Last week, the band delivered 13 boxes full of legal documents identifying usernames of people who allegedly made Metallica songs available online and demanded that they be blocked from the MP3 music-swapping service.
The music company agreed today but cautioned that "it is possible that users have been mistakenly implicated."
"Napster has blocked all users identified by Metallica as allegedly infringing, based on Metallica's sworn allegations against these usernames," the company wrote on its Web site today. "We intend to fully comply with (federal copyright law) and our policies."
A statement from executives elaborating on the action is expected tomorrow.
Napster's music-swapping program, which allows computer users to open their hard drives and quickly trade MP3 files with thousands of other people online, has thrown a panic into the music industry.
The Recording Industry Association of America sued the company in December, alleging it had contributed to numerous copyright violations. Metallica and rapper Dr. Dre last month filed their own suits against Napster.
But Metallica raised the stakes on the legal battles last week. It hired British copyright protection firm NetPD to sniff out hundreds of thousands of Napster users who had made the band's songs available online though the Napster service and then presented the small software company with these individuals' usernames.
That put Napster in a legal bind: block its subscribers or risk undermining some of the legal arguments that it is using to counter the record industry's court attacks.
Napster has chosen the safer legal path, but it was careful to let its members know that they have a way to appeal their eviction.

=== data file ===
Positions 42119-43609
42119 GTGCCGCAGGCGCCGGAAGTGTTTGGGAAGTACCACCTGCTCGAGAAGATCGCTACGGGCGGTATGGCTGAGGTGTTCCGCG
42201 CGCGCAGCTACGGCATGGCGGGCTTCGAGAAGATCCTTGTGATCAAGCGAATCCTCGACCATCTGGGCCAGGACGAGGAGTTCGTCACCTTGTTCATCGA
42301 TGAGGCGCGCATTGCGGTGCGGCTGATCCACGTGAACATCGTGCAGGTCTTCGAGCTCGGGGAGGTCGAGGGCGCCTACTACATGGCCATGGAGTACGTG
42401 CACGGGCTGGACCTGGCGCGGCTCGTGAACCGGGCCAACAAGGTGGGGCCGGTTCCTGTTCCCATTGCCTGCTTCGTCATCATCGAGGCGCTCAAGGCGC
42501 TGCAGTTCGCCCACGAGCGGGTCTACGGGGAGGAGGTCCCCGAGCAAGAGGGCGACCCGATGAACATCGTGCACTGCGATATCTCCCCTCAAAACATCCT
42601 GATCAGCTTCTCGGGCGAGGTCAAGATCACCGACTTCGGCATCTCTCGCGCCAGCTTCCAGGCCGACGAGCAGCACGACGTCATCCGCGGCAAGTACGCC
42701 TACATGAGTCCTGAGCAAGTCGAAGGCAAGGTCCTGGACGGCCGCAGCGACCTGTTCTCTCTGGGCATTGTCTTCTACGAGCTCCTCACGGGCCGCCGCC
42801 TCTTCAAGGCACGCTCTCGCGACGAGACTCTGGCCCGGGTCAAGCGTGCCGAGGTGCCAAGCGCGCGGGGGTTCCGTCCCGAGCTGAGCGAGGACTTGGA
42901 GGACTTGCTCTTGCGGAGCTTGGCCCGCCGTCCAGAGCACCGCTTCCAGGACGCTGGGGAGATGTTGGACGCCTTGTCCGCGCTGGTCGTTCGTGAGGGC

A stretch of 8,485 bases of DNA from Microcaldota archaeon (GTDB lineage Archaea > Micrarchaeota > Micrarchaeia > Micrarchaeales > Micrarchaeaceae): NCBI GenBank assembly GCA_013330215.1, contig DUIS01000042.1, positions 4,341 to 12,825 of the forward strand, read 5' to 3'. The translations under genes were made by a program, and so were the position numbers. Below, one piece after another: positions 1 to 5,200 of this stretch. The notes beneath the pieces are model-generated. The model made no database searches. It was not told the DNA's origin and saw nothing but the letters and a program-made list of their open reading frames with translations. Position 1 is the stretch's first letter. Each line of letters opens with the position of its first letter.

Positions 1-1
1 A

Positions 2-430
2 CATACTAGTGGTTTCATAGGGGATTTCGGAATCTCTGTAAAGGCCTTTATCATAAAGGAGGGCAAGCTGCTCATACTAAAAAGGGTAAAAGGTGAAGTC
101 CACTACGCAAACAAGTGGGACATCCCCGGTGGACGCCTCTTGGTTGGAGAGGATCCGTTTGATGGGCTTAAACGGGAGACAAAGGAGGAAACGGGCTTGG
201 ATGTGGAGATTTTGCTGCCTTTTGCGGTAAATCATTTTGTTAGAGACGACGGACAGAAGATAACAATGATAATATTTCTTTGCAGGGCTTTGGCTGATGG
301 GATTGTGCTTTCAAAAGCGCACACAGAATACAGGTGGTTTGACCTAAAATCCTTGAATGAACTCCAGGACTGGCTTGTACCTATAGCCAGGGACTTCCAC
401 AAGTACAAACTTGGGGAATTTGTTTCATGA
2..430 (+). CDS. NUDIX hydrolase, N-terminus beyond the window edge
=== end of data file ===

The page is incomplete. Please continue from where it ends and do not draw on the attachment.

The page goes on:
"Because of the methods employed by Metallica in assembling its list of usernames, it is possible that users have been mistakenly implicated as infringing the copyrights of songs and recordings originally included on commercially released Metallica albums," the company wrote on its Web site today.
Appealing the action could lead to reactivation of a Napster account, but it also could expose a person to a lawsuit from Metallica, the company said. Napster offered a full explanation of the appeal process on its Web site.
Napster users could face other threats as the music industry becomes more sophisticated about the software company's operations.
One example: NetPD said last week that it had other data about individuals, such as the IP addresses that can identify individual computers on the Net, that it hadn't given to Metallica. That information, if ultimately passed on to Napster by Metallica, could provide a more effective way to block many individuals from using the service.
Other musical acts, such as rapper Dr. Dre, have said they plan to follow Metallica's lead if the band's actions prove effective in dissuading people from trading its songs online.
Metallica's attorneys could not immediately be reached for comment.